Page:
Don’t be surprised, Leo, if BAFTA does what it usually does and award a deserving, beloved Brit, Eddie Redmayne in “The Danish Girl.” And also watch out Brie Larson! She, who likewise is winning everything imaginable for “Room”.At BAFTA, she’s up against the It Girl of the Hour, Alicia Vikander for “The Danish Girl” who is  up for Best Actress. Whereas at the Oscars, Alicia’s up for Best Supporting Actress for “The Danish Girl.” Her role as Gerde Vegener, who is a Danish painter married to a man who is going through the first known transgender transition is indelible, powerful.

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Alicia could win the Best Actress BAFTA  as “The Danish Girl” is a British Film and also Alicia, though Swedish, speaks English with a British accent. OR it could be Saoirse Ronan, who is Irish as Irish can be in “Brooklyn” an Irish film. And Brie Larson’s “Room” isn’t as popular over there as it has been here. It only has only other nomination Best Adapted Screenplay.Danish Girl Duo

And the astonishing Alicia Vikander is having such a big year, that she’s nominated also in BAFTA in Supporting Actress for “Ex Machina.” Yes, Alicia winning either of these awards, would almost certainly assure her an Oscar win over Rooney Mara, the girl who wasn’t there, in “Carol”, her nearest competitor for Supporting Actress at the Oscars. Rooney is running as a Supporting Actress at BAFTA, as she is at the Oscars, but this time, she’s up against Alicia as the sexiest robot of all time in “Ex Machina.”  Could Rooney win here and split the Vikander vote? “Carol” got a slew of nominations here, including Best Picture, although it didn’t in the US.Alicia Vikander 3Alicia could win in both categories. That’s right! She could win TWO BAFTAs! OR of course, she could lose twice, too.Roonwy MARA 2

As far as Best Supporting Actor at BAFTA, it will most likely go to one of the nominated Brits. Idris Elba, yeah, him again, for “Beasts of No Nation,” I think he has this over fellow Brit and UK stage legend Mark Rylance for “Bridge of Spies.” He hasn’t been campaigning and has even skipped the BFCC and the SAG. Christian Bale is British, too, although he hardly ever mentions it. And he’s nominated for “The Big Short.” Watch this early-announced award. Who it goes to will tell us pretty clearly what will win Best Picture.Christian Bale 1

,And finally there’s the Best Picture race itself which pits people think “Spotlight” v. “The Revenant” v. “The Big Short”. And many, including myself, think that whatever film wins Best Film here could also go on to win the Oscar, too. Although wait another tic! Last year, the Brits picked “Boyhood” and Richard Linklater, and not “Birdman” and Alexander Gonzalez Inarittu who won the Oscars.

So there is a divide. What do I think is going to win Best Picture? Bet on the Brits voting for Brits, which could lead to “Carol” or “The Bridge of Spies”  being a surprise win here, although “Spotlight” set in Boston and involving Irish Catholic pedophile priests might be something they could relate to over the Wall St. story “The Big Short” or the Western “The Revenant”. Have the EVER given a BAFTA  to a Western? I think not. (more…)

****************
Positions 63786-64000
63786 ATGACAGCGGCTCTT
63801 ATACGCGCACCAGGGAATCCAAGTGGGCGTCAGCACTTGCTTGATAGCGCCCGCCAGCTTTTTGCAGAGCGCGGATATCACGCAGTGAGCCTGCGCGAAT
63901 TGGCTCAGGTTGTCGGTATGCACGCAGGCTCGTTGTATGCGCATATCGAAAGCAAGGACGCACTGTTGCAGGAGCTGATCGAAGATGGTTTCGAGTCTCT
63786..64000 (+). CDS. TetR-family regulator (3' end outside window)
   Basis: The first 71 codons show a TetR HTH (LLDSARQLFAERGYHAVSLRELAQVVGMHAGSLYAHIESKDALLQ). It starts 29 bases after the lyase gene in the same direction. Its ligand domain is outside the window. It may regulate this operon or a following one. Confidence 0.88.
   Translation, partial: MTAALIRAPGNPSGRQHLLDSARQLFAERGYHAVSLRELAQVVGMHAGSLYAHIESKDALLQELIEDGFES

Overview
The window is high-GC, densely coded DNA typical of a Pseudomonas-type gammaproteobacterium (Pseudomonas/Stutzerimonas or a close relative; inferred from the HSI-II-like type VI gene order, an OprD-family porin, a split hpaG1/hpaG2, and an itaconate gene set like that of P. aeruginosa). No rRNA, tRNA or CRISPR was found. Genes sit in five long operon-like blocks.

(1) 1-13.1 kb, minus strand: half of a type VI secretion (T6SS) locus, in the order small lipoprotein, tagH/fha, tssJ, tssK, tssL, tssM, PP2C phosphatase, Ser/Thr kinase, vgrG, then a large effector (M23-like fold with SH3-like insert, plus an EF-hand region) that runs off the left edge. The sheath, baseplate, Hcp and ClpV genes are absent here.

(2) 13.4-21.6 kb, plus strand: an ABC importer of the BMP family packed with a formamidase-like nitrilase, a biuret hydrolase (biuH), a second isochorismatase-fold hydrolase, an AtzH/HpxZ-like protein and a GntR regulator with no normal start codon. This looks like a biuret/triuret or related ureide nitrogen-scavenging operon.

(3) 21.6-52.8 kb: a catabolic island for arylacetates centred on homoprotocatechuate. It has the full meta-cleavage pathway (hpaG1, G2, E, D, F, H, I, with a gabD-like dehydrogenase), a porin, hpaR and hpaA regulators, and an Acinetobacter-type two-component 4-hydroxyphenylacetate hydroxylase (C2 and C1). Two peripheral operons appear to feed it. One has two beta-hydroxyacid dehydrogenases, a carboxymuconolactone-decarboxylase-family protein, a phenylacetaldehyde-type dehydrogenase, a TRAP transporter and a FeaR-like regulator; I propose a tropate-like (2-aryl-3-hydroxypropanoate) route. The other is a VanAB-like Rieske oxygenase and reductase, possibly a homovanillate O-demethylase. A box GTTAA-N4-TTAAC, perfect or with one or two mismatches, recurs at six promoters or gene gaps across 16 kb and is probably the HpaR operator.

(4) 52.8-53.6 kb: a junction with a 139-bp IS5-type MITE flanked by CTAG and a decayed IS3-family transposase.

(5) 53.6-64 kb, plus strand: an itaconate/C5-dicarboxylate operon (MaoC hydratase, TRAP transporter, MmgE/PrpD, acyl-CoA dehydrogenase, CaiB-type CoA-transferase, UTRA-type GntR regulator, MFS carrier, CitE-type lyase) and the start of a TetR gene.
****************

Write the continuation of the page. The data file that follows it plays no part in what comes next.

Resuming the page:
Oscars ~ Where Are We Now?

OscarsWith so much controversy flying every which way this year, where exactly are we? Well, the safest best bet is to watch for the Producers Guild to announce their winner this weekend. And I’m guessing it will be “Spotlight.” Low wattage, reserved, and quietly, subtlely powerful as it is, its’ distinction, like “12 Years a Slave”s before it, can’t be denied.

They’re sweeping changes a foot. Everybody is discussing Academy President Cheryl Boone Isaacs’ VERY controversial announcement in a form of a press release. I’ll leave it to others who have more time than I do, busy Oscarologist that I am at this time of year, to parse just what all this means. But suffice it to say, for this year, it means NOTHING!

The Oscars 2016 will roll along exactly as they were previous to this two years of #Oscarssowhite maelstrom. Nothing at all is going to change any time soon.

But if it WERE to effect this year’s race, you might see Idris Elba win a deserved supporting actor trophy two weeks from Sunday for “Beasts of No Nation.” I hope he does. This is for a SAG award, which they call, “The Actor”, NOT the Oscar. Beasts

It really riles me that he was excluded and seemingly replaced by Sylvester Stallone, whose performance in “Creed” is nothing but a stream of unintelligible shrugs and mumbles. Stallone is not nominated for the SAG award. The Actors of SAG did the right thing in nominating Elba. So if you want to look for who to blame for this #Oscarssowhite trouble, look below the line. Anne Thompson’s infamous “steakeaters.”

It seems pre-ordained now that Leonardo Di Caprio is going to win Best Actor for the revolting “Revenant.” But if he DOESN’T win the SAG Award for Best Actor two weeks from Sunday and it’s Bryan Cranston, or even Eddie Redmayne, LOOK OUT! Things are not as clear in the blogospheres’ crystal balls as they seem to be.